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Switch: How to Change Things When Change Is…

Switch: How to Change Things When Change Is Hard (2010)

by Chip Heath, Dan Heath (Author)

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Most books on leadership are based on relatively simple ideas. The main points of the book could be written on the palm of your hand with a thick marker. [b:Switch: How to Change Things When Change Is Hard|6570502|Switch How to Change Things When Change Is Hard|Chip Heath|https://d202m5krfqbpi5.cloudfront.net/books/1327696568s/6570502.jpg|6763564], by [a:Chip and Dan Heath|39021|Chip Heath|https://d202m5krfqbpi5.cloudfront.net/authors/1374634334p2/39021.jpg], is no exception--in fact, the summary of main points is even included in the book (p. 259; which, yes, is just slightly bigger than most people's palms). So what makes a really good book on leadership? For me, it's the stories that it tells along the way: sort of a reader's digest of interesting research published in other places. The skillful author of a book on leadership has reached out far and wide in looking at other sources, and then pulls together disparate excerpts to fit into a coherent, unified structure. Switch is a very pleasant example of the "good" type of leadership book. Its message is simple and it's illustrated with absolutely fascinating research examples from other places. The Heath brothers are giving guidance for leaders who must implement some kind of organizational change (and that's almost all leaders, almost all of the time, after all). They suggest that within individuals and organizations is a person riding an elephant. The rider represents reason, logic, thinking. The elephant is feeling, emotion. And the path they are traveling will automatically guide the elephant and rider in particular directions. So to introduce change with effectiveness requires three considerations: 1. Direct the Rider 2. Motivate the Elephant 3. Shape the Path Too often leaders assume that if people can be convinced that a change is logically the right thing to do, then they will follow; then the leaders are puzzled that the change doesn't stick. Instead, the Heaths present research vignettes that illustrate small steps toward large results, when all three elements of the elephant-and-rider picture are engaged and addressed. The content of Switch doesn't answer all questions, since every instance of organizational change is its own unique situation. Also, I would like to hear stories of leaders who have deliberately implemented change according to this 3-part model; the stories the Heaths present here are fine, but to what extent were the leaders actually thinking of any of these steps--or do the stories in hindsight fit in well with the Switch model? Either way is all right, but I'm curious to know. Overall, I found the book very encouraging and an easy read. ( )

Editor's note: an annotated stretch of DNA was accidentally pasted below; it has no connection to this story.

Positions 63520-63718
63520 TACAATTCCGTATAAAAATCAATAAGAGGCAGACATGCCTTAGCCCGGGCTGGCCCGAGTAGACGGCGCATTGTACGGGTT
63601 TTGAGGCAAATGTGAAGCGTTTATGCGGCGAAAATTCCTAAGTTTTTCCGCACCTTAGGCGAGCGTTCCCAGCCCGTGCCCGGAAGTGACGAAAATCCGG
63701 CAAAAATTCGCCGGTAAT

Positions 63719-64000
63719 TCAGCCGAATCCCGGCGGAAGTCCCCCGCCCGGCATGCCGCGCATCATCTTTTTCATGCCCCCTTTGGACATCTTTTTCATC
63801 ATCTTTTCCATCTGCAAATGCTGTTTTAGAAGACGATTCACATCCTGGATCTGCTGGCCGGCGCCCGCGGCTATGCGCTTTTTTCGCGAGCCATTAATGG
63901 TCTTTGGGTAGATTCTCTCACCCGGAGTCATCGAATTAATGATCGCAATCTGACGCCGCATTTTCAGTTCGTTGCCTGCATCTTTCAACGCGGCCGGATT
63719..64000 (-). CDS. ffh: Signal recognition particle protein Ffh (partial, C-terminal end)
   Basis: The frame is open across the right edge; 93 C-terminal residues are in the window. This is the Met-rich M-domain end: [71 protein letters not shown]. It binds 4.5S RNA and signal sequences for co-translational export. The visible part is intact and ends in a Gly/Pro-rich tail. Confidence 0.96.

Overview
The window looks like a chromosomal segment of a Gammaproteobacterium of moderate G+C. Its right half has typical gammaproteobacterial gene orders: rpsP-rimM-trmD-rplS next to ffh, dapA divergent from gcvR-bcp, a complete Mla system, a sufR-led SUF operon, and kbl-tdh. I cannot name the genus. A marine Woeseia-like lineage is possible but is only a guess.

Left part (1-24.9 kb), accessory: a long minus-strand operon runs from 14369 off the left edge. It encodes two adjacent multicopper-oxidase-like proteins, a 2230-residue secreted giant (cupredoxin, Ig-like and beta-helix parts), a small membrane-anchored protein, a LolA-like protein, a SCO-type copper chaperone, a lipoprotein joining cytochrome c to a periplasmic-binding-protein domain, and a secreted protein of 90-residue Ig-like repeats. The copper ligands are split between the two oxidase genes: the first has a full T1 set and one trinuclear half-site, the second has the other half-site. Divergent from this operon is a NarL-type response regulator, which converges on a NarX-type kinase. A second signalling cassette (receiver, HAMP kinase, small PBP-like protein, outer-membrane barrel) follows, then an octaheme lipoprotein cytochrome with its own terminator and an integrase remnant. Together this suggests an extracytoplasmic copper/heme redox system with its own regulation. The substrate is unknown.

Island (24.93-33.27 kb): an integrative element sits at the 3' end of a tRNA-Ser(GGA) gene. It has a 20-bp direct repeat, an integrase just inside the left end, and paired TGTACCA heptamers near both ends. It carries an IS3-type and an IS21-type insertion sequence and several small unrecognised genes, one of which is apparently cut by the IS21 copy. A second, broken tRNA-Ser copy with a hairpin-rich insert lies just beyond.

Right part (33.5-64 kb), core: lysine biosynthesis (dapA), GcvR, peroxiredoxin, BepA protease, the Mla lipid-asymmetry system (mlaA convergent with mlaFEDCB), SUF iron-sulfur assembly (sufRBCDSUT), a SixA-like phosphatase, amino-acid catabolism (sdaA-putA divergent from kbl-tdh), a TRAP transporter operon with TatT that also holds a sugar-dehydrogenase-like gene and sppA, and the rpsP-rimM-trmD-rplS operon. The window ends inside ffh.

| Aug 8, 2014 | edit |
A tricky little book. I really appreciated how they tried to incorporate social, business, and personal change throughout the book and the examples/case studies were very interesting. ( )
  janeycanuck | Jul 27, 2014 |
The Heath brothers first best-seller mixed solid science with great storytelling to help readers develop ideas that were 'Made to Stick.' In their second book 'Switch,' Chip and Dan use a similar approach to show us how to effectively drive innovation and change through barriers and resistance. They offer case study clinics, practical tools and a step by step approach broken into three main parts: 1) Direct the rider, 2) Motivate the elephant and 3) Shape the path.
  newtonco | Jun 23, 2014 |
Terrific book about making changes both in yourself and for a group. One of my favorite nonfiction titles. ( )
  INorris | Jun 22, 2014 |
So far I'm really enjoying this book, it's fascinating... ( )
  librarymary09 | May 24, 2014 |
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Heath, DanAuthormain authorall editionsconfirmed
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From Publishers Weekly: The Heath brothers (coauthors of Made to Stick) address motivating employees, family members, and ourselves in their analysis of why we too often fear change. Change is not inherently frightening, but our ability to alter our habits can be complicated by the disjunction between our rational and irrational minds: the self that wants to be swimsuit-season ready and the self that acquiesces to another slice of cake anyway. The trick is to find the balance between our powerful drives and our reason. The authors' lessons are backed up by anecdotes that deal with such things as new methods used to reform abusive parents, the revitalization of a dying South Dakota town, and the rebranding of megastore Target. Through these lively examples, the Heaths speak energetically and encouragingly on how to modify our behaviors and businesses. This clever discussion is an entertaining and educational must-read for executives and for ordinary citizens looking to get out of a rut.
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In a compelling, story-driven narrative, the Heaths bring together decades of counterintuitive research in psychology, sociology, and other fields to shed new light on how we can effect transformative change. "Switch "shows that successful changes follow a pattern, a pattern you can use to make the changes that matter to you, whether your interest is in changing the world or changing your waistline.… (more)

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